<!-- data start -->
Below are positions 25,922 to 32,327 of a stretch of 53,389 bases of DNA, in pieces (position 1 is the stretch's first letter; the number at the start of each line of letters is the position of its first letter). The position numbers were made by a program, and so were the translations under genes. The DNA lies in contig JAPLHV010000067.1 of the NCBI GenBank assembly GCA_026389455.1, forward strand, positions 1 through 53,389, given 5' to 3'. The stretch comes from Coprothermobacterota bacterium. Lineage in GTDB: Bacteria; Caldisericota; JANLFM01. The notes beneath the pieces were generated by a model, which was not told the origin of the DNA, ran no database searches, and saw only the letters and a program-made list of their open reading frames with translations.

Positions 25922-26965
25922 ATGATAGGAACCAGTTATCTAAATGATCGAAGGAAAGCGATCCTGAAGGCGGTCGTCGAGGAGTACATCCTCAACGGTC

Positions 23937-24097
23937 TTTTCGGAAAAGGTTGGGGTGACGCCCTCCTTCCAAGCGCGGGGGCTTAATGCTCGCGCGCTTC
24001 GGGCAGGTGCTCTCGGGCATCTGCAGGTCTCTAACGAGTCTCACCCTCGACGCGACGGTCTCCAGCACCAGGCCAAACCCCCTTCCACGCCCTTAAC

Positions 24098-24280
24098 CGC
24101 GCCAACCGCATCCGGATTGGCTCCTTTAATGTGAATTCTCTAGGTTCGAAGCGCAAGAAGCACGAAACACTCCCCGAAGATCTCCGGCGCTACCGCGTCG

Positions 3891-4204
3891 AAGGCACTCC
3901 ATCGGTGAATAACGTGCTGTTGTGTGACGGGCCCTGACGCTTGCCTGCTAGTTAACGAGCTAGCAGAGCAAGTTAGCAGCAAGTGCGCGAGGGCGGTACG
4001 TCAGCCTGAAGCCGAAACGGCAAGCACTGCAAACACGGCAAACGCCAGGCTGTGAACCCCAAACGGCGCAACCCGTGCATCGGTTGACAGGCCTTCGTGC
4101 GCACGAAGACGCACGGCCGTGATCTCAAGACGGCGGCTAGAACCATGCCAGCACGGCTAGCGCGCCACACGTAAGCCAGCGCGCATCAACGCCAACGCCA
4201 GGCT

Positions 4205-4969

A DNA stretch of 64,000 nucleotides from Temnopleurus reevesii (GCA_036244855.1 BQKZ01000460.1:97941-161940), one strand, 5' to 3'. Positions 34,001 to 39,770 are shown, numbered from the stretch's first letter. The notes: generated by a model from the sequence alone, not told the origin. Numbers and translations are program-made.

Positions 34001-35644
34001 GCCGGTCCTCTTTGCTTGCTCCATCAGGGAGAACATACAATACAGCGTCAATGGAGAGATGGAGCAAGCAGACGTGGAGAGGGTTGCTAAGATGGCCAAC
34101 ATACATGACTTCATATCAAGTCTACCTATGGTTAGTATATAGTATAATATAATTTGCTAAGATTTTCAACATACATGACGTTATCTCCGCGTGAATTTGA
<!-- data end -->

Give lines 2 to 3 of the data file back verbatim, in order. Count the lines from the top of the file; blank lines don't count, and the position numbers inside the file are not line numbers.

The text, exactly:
Positions 25922-26965
25922 ATGATAGGAACCAGTTATCTAAATGATCGAAGGAAAGCGATCCTGAAGGCGGTCGTCGAGGAGTACATCCTCAACGGTC